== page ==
Brownian motion is the observed movement of small particles as they are randomly bombarded by the molecules of the surrounding medium. This was first observed by the biologist Robert Brown and was eventually explained by Albert Einstein, for which work he received the Nobel prize.
We can simulate Brownian motion in one dimension by tossing coins. If the sequence of tosses is
1 1 0 1 1 1 0 0 1 0 0 0 1 0 1 0 0 1 0 1then we can move are particle one unit to the right each time we see a 1, and on unit to the left each time we see a 0. This results in the new sequence
1 2 1 2 3 4 3 2 3 2 1 0 1 0 1 0 -1 0 -1 0We haven't dispalyed the starting position (0). We can also display this graphically:
* * * * * * * * * * * * * -------------*-*-*-*-*--- x = 0 * *
We can simulate Brownian motion using the computer if we have a good generator of uniformly distributed random numbers. This is what the program uni.c does. To copy uni.c to your directory, do this
% cp /u/cl/doc/ma217/uni.c . % ls uni.c % uni.cWe copied uni.c from the directory /u/cl/doc/ma217 . Note the period (.) in the copy (cp) command. It stands for your current directory. Now type the program r1.c . Finally, compile it like this:
% gcc r1.c uni.cThis compiles both your program and uni.c. The two compiled files are then linked together, and you can run them using
% a.outRecall that a.out is the default name of a compiled C program. You should get this output:
1: 0.775535 2: 0.847905 3: 0.297409 4: 0.017542 5: 0.121674 6: 0.527103 7: 0.889287 8: 0.182352 9: 0.387452 10: 0.564470Once you have a good way of producing uniformly distributed random numbers in the range [0,1], you can compute other sequences of random numbers. For example, to get a uniformly distributed sequence of zeros and ones, use the rule:
if u < 1/2 then v = 0 else v = 1where u is a random variable uniformly distributed in the range [0,1]. To get a sequence of uniformly distributed numbers in the range [-1,+1], set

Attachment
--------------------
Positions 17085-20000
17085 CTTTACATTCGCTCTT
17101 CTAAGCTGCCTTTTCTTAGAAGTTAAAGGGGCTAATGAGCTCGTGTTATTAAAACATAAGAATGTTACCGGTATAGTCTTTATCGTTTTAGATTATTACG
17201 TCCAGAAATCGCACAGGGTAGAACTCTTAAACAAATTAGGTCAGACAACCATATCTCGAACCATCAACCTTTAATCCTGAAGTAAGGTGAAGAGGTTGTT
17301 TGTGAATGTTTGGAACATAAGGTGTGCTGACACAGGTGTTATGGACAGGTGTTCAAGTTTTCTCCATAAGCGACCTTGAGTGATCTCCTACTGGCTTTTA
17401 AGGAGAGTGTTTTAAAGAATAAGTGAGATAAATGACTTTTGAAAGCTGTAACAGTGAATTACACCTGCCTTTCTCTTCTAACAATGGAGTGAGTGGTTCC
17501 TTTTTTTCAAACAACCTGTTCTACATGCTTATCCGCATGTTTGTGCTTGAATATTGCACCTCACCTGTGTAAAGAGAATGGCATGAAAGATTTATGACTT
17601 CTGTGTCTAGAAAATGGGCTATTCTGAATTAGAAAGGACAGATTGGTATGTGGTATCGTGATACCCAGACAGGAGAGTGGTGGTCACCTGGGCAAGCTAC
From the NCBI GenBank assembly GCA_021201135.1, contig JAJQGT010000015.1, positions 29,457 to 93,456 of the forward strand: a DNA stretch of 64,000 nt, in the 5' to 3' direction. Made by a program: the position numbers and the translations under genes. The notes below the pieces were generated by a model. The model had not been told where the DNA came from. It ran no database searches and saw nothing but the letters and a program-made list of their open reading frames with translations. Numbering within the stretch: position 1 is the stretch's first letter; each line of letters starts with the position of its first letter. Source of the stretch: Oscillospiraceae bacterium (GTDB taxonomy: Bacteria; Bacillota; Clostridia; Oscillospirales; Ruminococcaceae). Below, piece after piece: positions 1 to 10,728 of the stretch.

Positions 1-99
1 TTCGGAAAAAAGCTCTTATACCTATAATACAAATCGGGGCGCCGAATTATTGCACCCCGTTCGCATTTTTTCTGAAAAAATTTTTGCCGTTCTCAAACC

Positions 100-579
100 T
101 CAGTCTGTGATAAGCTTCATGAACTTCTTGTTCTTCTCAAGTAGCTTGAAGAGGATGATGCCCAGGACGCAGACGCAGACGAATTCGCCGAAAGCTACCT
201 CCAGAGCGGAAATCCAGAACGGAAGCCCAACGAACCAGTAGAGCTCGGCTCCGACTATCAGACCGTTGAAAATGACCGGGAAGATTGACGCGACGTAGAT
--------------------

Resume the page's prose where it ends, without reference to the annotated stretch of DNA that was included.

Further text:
v = 2u - 1
Redo the previous problem for 100-step random walks. Study the relative shape of the frequency histograms.
Problems 4 and 5 of the last problem set dealt with random variables that are themselves sums of random variables:
Y = X_1 + X_2 + ... + X_NHere the X_i are independent and have identical probability distributions. The central limit theorem, which we have mentioned before, says that as N gets larger and larger, the probability distribution of Y becomes closer and closer to a fixed distribution, the normal distribution. Its general shape is that of a bell curve, with the center of the bell at
Y = E(Y) = N E(X)This bell can be a narrow one or a broad one. About 68% of the area under the bell lies above the interval
[ E(Y) - SD(Y), E(Y) + SD(Y) ]where
SD(Y) = sqrt(N) SD(X)is the standard deviation. Let us call this the core of the bell. Note that about 95% of the area under the bell lies above the two standard deviation interval.
Suppose that after one second the core is one millimeter wide. How wide will it be afer 100 seconds? How wide will it be after 10,000 seconds (almost three hours later). If the concentration is 10 units at one second, what will it be at 100 seconds and at 10,000 seconds?
Make a sketch of the width of the core as a function of time.
Conclude by make a brief, labeled sketch of the diffusion process we have studied. Feature bell-shaped blobs getting wider and shorter, and explain what is going on.
The authors strive to develop statistical intution with as little mathematics as possible.